God gave Job an oral science examination covering aspects of cosmology, oceanography, meteorology, astronomy, and zoology. He began with the origin of the earth (Job 38:4-7). God’s point was that since Job was absent when He had created the earth, he lacked the information that God had which enabled Him to govern the earth better than Job could. The phrase "sons of God" (Job 38:7) evidently refers to the angels (cf. Job 1:6; Psalms 148:2-3). The "morning stars" may be stars or planets, but it seems more likely that they, too, are angels since there is synonymous parallelism in this verse.

God next asked Job about the origin of the oceans (Job 38:8-11). Obviously Job had nothing to do with this major aspect of God’s creative activity, so his knowledge again proved inferior. [Note: See Hans-Jurgen Hermission, "Observation on the Creation Theology in Wisdom," in Israelite Wisdom: Theological and Literary Essays in Honor of Samuel Terrien, pp. 52-54.]

Job had no experience causing the sun to rise and thereby sustaining the earth, either (Job 38:12-15). The rising sun shakes the wicked out of the ends of the earth (Job 38:13) in the sense that the wicked love darkness rather than light (cf. John 3:19). The "light" of the wicked (Job 38:15), that element in which they flourish, is darkness. By causing the sun to rise God withholds the darkness, their "light," and so frustrates (breaks) their work. Another interpretation holds that this verse (Job 38:15) may be an ironic statement saying that God does not break the wicked but only controls them. [Note: E.g., Hartley, p. 497.]

Even though "the dawn of every day provides an occasion to punish the wicked . . . this possibility is not in practice realized and is therefore not in the plan of the world." [Note: Matitiahu Tsevat, "The Meaning of the Book of Job," Hebrew Union College Annual 37 (1966):99.]

"Although a major thrust of the Lord’s speeches (Job 38:1 to Job 40:2; Job 40:6 to Job 41:34) was to polemicize against all potential rivals to His lordship over the cosmos, there is also a subtle refutation of the dogma of divine retribution. Although granting that the control of chaotic forces of evil (which in some instances is inherent in the design of the universe-38:12-15) is somewhat consistent with the principle of divine retribution, God demonstrates that the universe is not always geared to this principle." [Note: Parsons, p. 145.]

Job was likewise ignorant of the springs of the sea, the gates of death, and the scope of the earth (Job 38:16-18)-none of which he had seen. Nor did he know where the light (sun) went when it apparently set or where the darkness came from and went at sunset and sunrise (Job 38:19-20). Job 38:21 presents Yahweh as a master of sarcasm.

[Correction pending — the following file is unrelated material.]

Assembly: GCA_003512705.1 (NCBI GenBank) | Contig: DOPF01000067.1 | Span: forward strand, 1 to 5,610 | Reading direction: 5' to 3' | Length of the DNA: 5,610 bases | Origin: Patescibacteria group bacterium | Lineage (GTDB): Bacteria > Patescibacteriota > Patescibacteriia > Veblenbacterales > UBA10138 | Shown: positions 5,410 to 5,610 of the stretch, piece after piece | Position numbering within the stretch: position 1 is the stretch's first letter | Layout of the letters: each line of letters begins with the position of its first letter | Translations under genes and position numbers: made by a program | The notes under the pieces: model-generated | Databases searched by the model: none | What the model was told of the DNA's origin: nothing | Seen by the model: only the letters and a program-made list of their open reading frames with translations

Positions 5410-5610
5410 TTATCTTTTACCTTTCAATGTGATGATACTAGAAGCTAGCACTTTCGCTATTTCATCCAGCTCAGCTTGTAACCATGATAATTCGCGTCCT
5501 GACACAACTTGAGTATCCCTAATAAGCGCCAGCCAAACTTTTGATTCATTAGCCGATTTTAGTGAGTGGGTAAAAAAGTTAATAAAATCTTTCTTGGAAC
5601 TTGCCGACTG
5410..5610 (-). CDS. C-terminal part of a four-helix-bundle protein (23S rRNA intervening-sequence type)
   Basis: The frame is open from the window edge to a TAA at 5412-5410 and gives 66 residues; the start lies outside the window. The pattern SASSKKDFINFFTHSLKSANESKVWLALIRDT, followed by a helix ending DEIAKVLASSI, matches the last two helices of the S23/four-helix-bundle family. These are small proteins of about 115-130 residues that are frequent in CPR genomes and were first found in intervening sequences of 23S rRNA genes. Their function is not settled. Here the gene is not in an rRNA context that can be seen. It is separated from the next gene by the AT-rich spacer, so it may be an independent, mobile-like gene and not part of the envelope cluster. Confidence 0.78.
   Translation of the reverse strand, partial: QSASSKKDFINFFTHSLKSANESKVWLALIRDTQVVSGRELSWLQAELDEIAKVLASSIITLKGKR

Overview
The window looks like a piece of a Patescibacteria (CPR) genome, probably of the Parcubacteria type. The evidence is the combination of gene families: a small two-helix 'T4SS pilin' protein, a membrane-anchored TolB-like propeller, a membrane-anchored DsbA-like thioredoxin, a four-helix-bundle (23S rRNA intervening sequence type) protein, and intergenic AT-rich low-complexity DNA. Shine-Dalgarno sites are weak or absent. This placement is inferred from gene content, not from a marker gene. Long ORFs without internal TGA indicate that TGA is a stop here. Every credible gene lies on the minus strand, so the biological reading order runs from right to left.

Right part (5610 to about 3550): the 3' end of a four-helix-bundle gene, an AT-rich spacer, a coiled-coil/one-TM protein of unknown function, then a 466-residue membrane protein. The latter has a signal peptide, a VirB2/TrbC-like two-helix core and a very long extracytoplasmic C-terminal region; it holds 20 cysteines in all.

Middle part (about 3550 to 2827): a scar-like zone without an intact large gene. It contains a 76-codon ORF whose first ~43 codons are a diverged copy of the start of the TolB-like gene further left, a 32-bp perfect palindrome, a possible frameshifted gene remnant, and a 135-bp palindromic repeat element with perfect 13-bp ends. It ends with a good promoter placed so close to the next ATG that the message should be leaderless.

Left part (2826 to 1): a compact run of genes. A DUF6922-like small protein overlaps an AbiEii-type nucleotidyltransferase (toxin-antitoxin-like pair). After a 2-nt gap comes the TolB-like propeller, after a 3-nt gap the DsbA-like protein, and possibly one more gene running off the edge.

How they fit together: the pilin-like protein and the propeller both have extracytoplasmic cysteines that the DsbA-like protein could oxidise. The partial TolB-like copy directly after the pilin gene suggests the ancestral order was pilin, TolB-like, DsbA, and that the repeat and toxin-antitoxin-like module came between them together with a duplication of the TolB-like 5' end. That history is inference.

The next subject on God’s quiz was the weather (Job 38:22-38). "Light" (Job 38:24) may refer to "lightning." The "channel for the flood" appears to be the "path" through the sky that rain takes on its way to the earth (Job 38:25).

Yahweh referred to the constellations next, to impress Job’s lack of insight and his impotence on the patriarch further (Job 38:31-33; cf. Job 9:9).

Next, God turned to the animal world and pointed out six mammals and four birds-only one of which was evidently a domesticated creature in Job’s day: the horse (Job 38:39 to Job 39:30). They include "the ferocious, the helpless, the shy, the strong, the bizarre, the wild." [Note: Zuck, Job, p. 170.] They illustrate God’s creative genius and His providential care. The animal world exists for partially unknown reasons, not merely to meet the needs of humankind. People cannot explain why animals live as they do. This is another mystery that only God understands fully.

Lion and ravenJob 38:39-41How do they get food?
Goat and deerJob 39:1-4How do they bear young?
Donkey and oxJob 39:5-12How are they tamed?
Ostrich and horseJob 39:13-25Why do they act strangely?
Hawk and vultureJob 39:26-30How do they fly?

One writer wrote the following about the wild ox (or aurochs, Job 39:9-12).

"Extinct since 1627, this enormous animal was the most powerful of all hoofed beasts, exceeded in size only by the hippopotamus and elephant." [Note: Andersen, p. 281. See Zuck, Job, pp. 171-74, and George Cansdale, Animals of Bible Lands, for more information about these animals.]

God’s point in asking Job to consider each of these animals was this. Even upon careful examination, there are many things about their individual characteristics, behavior, and life that people simply cannot explain. That is still true today. For reasons unknown to Job, God allowed each animal to experience what was His will for that species. Similarly, He permits every human being to experience what he or she undergoes for reasons partially unknown to us. Only Yahweh is powerful enough and wise enough to do this.

"A main function of the Lord’s speeches is to show the absurdity of Job’s attempt to manipulate God by a ’lawsuit,’ which assumed that his relationship to God is a juridical one." [Note: Parsons, pp. 149-50.]

God rarely used legal metaphors in His speeches to Job, which Job had so often utilized. From now on, Job stopped using them. This is an important observation because it shows that the basis of Job and God’s relationship was not a legal one, as Job had assumed. A legal relationship requires just compensation by both parties for what each of them has done to the other. The basis of God’s dealings with Job was gracious, not legal (cf. 1 Corinthians 6:7).

Bibliographical Information
Constable, Thomas. DD. "Commentary on Job 38". "Dr. Constable's Expository Notes". https://www.studylight.org/commentaries/eng/dcc/job-38.html. 2012.